Sunday, November 23, 2014

Trash Talking at the Harvard-Yale Game

Saturday, November 22, 2014

McCloskey on Piketty

Saturday, November 15, 2014

Elmendorf for CBO Director

Roll Call speculates about who the next director of the Congressional Budget Office might be. This is a key decision facing the newly elected GOP-controlled Congress. After giving a talk at CBO on Thursday and participating in its Academic Advisers Panel on Friday, I am reminded how impressive the CBO staff is and how important the institution is to the policy process. (FYI, my own affiliation with CBO dates back to the summer of 1978, when I was an intern there.)

So who should the next CBO director be? There are a lot of reputable economists on the Roll Call list. Many are friends of mine. All things considered, however, I believe there is a clear choice: Doug Elmendorf.

Someone recently said to me that the CBO director is not really a player in the political game. He is more like the referee. That analogy sheds light on why Doug is the right person for the job. What do you want in a good referee? Competence and impartiality. Doug has demonstrated both. He is a superb economist and, over the past six years as CBO director, has shown himself to be scrupulously non-partisan.

I understand that GOP leaders may be tempted to put their own stamp on the Congressional Budget Office. But sometimes the benefits of continuity transcend ideology and political affiliation. Ronald Reagan reappointed Paul Volcker, and Barack Obama reappointed Ben Bernanke, despite the fact that both Fed chairs were initially appointed by a president of the other party. In the same spirit, I would encourage the GOP congressional leaders to reappoint Doug Elmendorf as CBO director.

Wednesday, November 12, 2014

Tax Fact of the Day

Source. Click on graphic to enlarge.

A Textbook Example of Arbitrage

Tuesday, November 11, 2014

The Coase Theorem in Action

Friday, October 31, 2014

Job vacancy rate is back to pre-crisis level

Thursday, October 30, 2014

The Latest from Merle Hazard

Wednesday, October 29, 2014

National Economists Club

If you are in the DC area, you can hear me speak on November 13.  Click here for more information.

Friday, October 24, 2014

Profile of an Ec 10 Student

Sunday, October 19, 2014

Charles Murray on Ayn Rand

A great and balanced essay.  Thanks to Alex Tabarrok for the pointer.

Wednesday, October 15, 2014

Head Section Leader in Ec 10

Love teaching introductory economics?  Want to live in the Boston area?  Well, then, I have a job for you.

Mean Comments

Tuesday, October 14, 2014

Inequality and Parenting

Click on graphic to enlarge. Source.

Friday, October 10, 2014


Congratulations to the recipients of the 2014 Economist Educators Best in Class Teaching Award. These three were chosen by the Board of the National Economics Teaching Association (NETA) from numerous submissions. Prizes are provided by Cengage Learning.

1st Place       Michael Enz, Roanoke College 

                Self Grading

 2nd Place       Sherri Wall, University of Alaska-Fairbanks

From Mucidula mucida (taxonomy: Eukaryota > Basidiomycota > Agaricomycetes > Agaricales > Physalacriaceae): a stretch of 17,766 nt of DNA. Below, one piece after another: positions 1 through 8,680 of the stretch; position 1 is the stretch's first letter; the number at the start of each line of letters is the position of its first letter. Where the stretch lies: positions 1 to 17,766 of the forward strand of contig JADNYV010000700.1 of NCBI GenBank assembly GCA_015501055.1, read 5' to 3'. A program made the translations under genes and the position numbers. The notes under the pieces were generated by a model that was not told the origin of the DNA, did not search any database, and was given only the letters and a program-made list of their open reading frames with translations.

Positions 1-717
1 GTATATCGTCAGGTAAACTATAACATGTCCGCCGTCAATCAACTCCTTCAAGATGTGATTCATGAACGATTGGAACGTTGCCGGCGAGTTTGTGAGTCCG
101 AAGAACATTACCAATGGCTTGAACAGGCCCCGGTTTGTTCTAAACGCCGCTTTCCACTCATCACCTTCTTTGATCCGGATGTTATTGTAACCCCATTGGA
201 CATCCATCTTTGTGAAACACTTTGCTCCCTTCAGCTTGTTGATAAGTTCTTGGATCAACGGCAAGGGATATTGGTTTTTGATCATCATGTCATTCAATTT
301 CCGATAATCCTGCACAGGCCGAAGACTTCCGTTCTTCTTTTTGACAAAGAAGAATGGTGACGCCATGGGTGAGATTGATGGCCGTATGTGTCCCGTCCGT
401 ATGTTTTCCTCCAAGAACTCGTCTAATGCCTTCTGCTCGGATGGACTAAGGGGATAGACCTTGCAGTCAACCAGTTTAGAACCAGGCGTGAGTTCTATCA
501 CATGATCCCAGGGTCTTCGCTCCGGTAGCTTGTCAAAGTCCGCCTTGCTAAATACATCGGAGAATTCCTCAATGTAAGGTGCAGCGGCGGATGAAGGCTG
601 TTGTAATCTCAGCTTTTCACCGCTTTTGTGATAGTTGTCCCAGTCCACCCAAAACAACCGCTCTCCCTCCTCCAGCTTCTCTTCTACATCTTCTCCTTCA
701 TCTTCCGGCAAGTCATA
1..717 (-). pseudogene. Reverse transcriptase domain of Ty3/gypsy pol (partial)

Team Based Learning (TBL) - Econ Style!

3rd Place       Amy Cramer, Pima Community College

                Voices on the Economy, or VOTE.
Winners will receive a cash award for themselves and for their departments as well as a trip to the 10th Annual Economics Teaching Conference next month in San Diego.

You can see their submissions HERE.

Thursday, October 09, 2014

Where danger lurks

A nice essay by Olivier Blanchard on the lessons we should learn from the financial crisis and Great Recession.

Wednesday, October 08, 2014

On Textbook Prices

NPR takes a look.  Generally, a good and balanced treatment. But they play a bit too fast and loose with the difference between high and rising.  Some of the hypotheses they suggest can explain high prices but not rising prices.

Sunday, October 05, 2014

A VoxEU Course Companion

Teachers of intermediate macroeconomics will find this new book of interest:
This Vox EU Course Companion, the first in the series, is a collection of carefully selected Vox columns designed to supplement Mankiw’s Macroeconomics textbook. Vox Course Companions provide relevant examples of economic theory in action and offer thought-provoking perspectives on arguments that come up time and again in exam-style questions. They bring together analyses of economic phenomena by leading economists as they happened, while applying and comparing the suitability of competing economic theories.

Wednesday, October 01, 2014

The IMF on Infrastructure

The IMF endorses the free-lunch view of infrastructure spending. That is, an IMF study suggests that the expansionary effects are sufficiently large that debt-financed infrastructure spending could reduce the debt-GDP ratio over time. 

Certainly this outcome is theoretically possible (just like self-financing tax cuts), but you can count me as skeptical about how often it will occur in practice (just like self-financing tax cuts).  The human tendency for wishful thinking and the desire to avoid hard tradeoffs are so common that it is dangerous for a prominent institution like the IMF to encourage free-lunch thinking.

Friday, September 26, 2014

Predicting the Nobel